About Jesus   Steve Sweetman

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His Counter Culture Church

 

What I write in this article concerns that which is traditionally and commonly called church in our western world.  I use the term "that which is called church" to represent church in general terms.  That would include all groups who consider themselves to be church, including conservative Bible based groups to liberal groups who deny the deity of Christ.  I acknowledge that within this generality there are some good Bible based groups and some very fine godly believers.  I make this qualification because I know some will think I'm unreasonably critical.  I will speak to the reason for my criticism next week.  You can clobber me then if my explanation doesn't sit well with you.    

 

It's my opinion that over the centuries the word "church" has consistently been robbed of its Biblical meaning.  If you mention church to a non-church person, he'll think of the building down the street, as do many Christians.      

 

Our present day English word "church" has gone through quite an evolution in spelling over the centuries.  It finds its roots in the Old English word "cirice" that dates back prior to the fourth century A D.  The word "cirice" evolved from the Greek word "kuriakon", meaning "house of the Lord".  Even way back then "cirice" was associated with a building.       

 

Along with changes in spelling, the meaning of church has gone through an evolutionary process.  Each evolutionary step is a departure from what Jesus meant church to be when He prophetically said, "I will build my church". (Matthew 16:18)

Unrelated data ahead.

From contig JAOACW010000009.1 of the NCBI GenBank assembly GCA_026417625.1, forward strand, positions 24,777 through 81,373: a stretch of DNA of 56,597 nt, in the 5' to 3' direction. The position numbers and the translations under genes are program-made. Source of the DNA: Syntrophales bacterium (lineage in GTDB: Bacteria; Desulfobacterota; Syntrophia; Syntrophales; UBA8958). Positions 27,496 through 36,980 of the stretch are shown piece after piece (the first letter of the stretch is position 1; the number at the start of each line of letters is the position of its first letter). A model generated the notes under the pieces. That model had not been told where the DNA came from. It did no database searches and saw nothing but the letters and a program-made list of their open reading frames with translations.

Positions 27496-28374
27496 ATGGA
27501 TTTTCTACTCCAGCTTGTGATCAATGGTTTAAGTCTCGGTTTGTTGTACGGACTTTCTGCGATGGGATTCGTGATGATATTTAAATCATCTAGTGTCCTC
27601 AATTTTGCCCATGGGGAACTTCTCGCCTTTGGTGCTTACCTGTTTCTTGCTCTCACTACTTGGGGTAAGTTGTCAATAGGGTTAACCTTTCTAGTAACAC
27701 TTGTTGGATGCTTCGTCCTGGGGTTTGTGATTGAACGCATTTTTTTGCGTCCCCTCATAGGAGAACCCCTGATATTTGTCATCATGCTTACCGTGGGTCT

The Greek word translated into our English phrase "I will build" in Matthew 16:18 is "oikodomeo".  "Oikodomeo" is made up of "oikos", meaning "a house", and, "domeo" meaning "to build".  "Oikodomeo" literally means "to build a house".  Even though Jesus wasn't thinking in terms of building a brick and mortar house for Himself, we've taken His words literally.  Building houses for God has consumed much of our time, energy, and finances, over the centuries.  Many of these historic structures are considered marvelous works of art, and that they are.  Ironically, they are viewed by many as a testimony to the ingenuity of man.      

 

The phrase "I will build", or, "oikodomeo", is a future active indicative Greek verb.  Future means that the building process will take place sometime after Jesus spoke these words.  Active means that it is Jesus Himself who is actively doing the building.  Indicative means that this building project will be a guaranteed certainty. 

 

As I study church history, it's clear to me that the church Jesus intends to build has been hijacked.  In our fallen wisdom we've decided to take matters into our own hands.  Although few realize it, the Roman Emperor Constantine in the fourth century A D, along with a subsequent paganized Catholicism, have been the architects of what we presently know as church.  Lest we Protestants become proud in our protest against Catholicism, the Protestant Reformation of the 1500's did little to nothing to remove this unbiblical and humanistic architectural design from church that exists to this day.     

 

This leads me to the other important word in Mathew 16:18 and that's the word "church".  I hope you realize that Jesus never spoke our English word church.   Matthew recorded Jesus' words in what is called Koine Greek.  The Greek word translated into English as "church" is "ekklesia".  "Ekklesia" is made up of "ek", meaning "out of", and, "kaleo", meaning "to call".  "Ekklesia" is a group of people who has been called out of the general population for a specific purpose.  It wasn't a religious word as our word "church" is today.  However, Jesus did put a religious spin on it when He said "I will build my ekklesia".  In Matthew 16:18 Jesus predicted that at some future point in history He Himself would call people out of the world and unto Himself to be His representatives to the nations of the world.  Jesus didn't give His ekklesia a name.  He kept it nameless, and I believe for good reason.  Of course, in our fallen wisdom we've chosen to divide Jesus' ekklesia up into a million named, separate, and distinct, parts.